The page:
This week I was fortunate to participate in a professional learning experience in which participants studied and practiced Cognitive Coaching strategies. The foundation of effective coaching is having a trusting relationship with the coachee and relationships are built upon open communication. Therefore, if I want to be an effective coach it’s imperative that I become proficient in the area of listening and fully attending to the person with whom I’m engaged in conversation.

Like many of us, I tend to focus on my own thoughts and ideas and listen with the intent to speak instead of understand the speaker. I’m also very action oriented and impatient so often I want to rush to a solution. (Because, my gosh, there are so many problems to solve! We’ve got to get busy… Hurry up! Solve those problems! There’s no time to waste!)

“You cannot listen when you have an agenda. You cannot listen when you are just waiting for a pause in the conversation so you can insert your opinion. You cannot listen when you presume to know what the problem is before it has even been explored.” – Jesus, Life Coach: Learn from the Best, Laurie Beth Jones p.210

“They [poor listeners] listen only long enough to get the topic of your conversation, and then they proceed to tell you all the thoughts in their mind regarding that topic. Or, if you present them with a personal struggle, they will quickly move to give you an answer by telling you what you ought to do in that situation. They are adept at analyzing problems and creating solutions. But they are not adept at sympathetic listening with a view to understanding the other person.” The 5 Love Languages: Singles Edition, Gary Chapman p.85

Human beings are very social and that entails talking AND listening. Now, we’ve got the talking part down pat. Most of our problems stem from not listening or simply listening reflexively.

Reflective listening takes place when you not only pause and consider what has been said, but are able to repeat it back accurately to the speaker. Reflexive listening is waiting simply for your chance to insert something into the conversation.” – Jesus, Life Coach p.211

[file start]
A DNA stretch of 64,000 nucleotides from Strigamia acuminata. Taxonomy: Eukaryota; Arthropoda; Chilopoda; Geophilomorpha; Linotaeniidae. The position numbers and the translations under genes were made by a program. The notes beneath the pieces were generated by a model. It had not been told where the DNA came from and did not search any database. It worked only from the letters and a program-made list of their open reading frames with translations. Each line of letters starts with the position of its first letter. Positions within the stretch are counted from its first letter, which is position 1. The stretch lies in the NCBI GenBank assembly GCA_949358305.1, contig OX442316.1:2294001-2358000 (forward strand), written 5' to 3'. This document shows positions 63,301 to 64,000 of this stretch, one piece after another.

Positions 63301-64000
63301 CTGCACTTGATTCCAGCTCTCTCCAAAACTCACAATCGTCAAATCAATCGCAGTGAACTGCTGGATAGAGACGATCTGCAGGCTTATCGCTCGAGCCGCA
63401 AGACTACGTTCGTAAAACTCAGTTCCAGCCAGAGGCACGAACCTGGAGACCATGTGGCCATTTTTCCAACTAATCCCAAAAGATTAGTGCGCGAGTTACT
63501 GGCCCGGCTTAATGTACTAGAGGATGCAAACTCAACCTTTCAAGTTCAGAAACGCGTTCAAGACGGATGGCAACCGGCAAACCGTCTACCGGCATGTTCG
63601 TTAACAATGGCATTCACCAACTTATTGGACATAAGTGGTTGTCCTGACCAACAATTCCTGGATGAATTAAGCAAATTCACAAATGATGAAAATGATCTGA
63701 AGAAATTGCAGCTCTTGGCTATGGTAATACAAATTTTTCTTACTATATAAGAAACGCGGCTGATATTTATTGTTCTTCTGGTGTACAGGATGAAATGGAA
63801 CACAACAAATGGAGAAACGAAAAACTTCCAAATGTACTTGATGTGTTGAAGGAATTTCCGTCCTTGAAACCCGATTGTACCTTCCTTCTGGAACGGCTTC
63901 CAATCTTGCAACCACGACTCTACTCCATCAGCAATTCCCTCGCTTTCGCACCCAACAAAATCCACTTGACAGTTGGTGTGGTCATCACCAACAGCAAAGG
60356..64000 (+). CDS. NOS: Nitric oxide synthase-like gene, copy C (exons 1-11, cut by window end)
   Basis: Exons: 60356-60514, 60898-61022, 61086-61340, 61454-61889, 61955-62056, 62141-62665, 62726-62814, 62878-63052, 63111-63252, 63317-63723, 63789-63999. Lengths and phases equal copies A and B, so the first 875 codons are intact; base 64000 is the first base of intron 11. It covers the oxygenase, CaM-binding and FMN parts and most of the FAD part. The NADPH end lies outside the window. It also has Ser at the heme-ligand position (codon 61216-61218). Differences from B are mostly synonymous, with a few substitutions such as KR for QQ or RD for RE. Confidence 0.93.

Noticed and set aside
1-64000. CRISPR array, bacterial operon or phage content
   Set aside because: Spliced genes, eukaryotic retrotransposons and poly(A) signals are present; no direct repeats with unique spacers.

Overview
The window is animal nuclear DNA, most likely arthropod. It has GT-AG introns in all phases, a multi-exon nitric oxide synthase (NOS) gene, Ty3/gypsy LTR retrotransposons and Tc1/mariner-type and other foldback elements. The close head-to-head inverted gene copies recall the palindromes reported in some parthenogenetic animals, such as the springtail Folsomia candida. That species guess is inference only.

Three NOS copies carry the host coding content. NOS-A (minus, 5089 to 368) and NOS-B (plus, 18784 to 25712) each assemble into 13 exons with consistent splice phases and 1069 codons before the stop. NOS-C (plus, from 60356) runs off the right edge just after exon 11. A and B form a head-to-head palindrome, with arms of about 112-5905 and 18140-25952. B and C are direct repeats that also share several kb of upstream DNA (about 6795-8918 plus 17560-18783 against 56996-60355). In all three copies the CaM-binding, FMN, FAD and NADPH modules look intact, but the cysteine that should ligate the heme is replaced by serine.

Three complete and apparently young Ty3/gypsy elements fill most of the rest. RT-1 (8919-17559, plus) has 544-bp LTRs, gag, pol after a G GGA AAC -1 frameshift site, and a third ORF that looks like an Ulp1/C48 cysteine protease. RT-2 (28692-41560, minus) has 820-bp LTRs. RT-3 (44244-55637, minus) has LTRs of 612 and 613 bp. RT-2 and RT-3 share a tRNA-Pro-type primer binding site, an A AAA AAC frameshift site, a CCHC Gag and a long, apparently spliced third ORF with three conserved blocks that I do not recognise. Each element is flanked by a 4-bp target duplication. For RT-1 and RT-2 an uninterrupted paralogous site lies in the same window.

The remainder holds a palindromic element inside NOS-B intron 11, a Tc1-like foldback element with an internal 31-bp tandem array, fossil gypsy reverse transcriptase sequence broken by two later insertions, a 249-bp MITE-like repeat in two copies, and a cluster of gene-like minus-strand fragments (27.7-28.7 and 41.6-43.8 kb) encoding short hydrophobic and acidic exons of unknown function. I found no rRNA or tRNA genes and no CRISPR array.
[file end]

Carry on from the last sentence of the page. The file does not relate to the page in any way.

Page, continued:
Ouch! Many of us in the Cognitive Coaching sessions felt this sting; the sting of awareness that we are not fully attending to the speaker or listening with the intent to understand but only to give our own point of view.

“If there is any one secret to success, it lies in the ability to get the other person’s point of view and see things from that person’s angle as well as your own.” How to Win Friends and Influence People, Dale Carnegie

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If I intend to fulfill my professional and personal vision and mission with a servant heart, then I must PRACTICE until I perfect my listening skills. If I want to improve my coaching and “mediate thinking,” then I have to COMMIT to becoming a better listener.

“…whoever would be great among you must be your servant, and whoever would be first among you must be slave of all. For even the Son of Man came not to be served but to serve, and to give his life as a ransom for many.” – Mark 10:43-45 (ESV)

“If I can listen to what he tells me, if I can understand how it seems to him, if I can see its personal meaning for him, if I sense the emotional flavour which it has for him, then I will be releasing potent forces of change in him.” Barriers and Gateways to Communication, Carl Rogers and F. J. Roethlisberger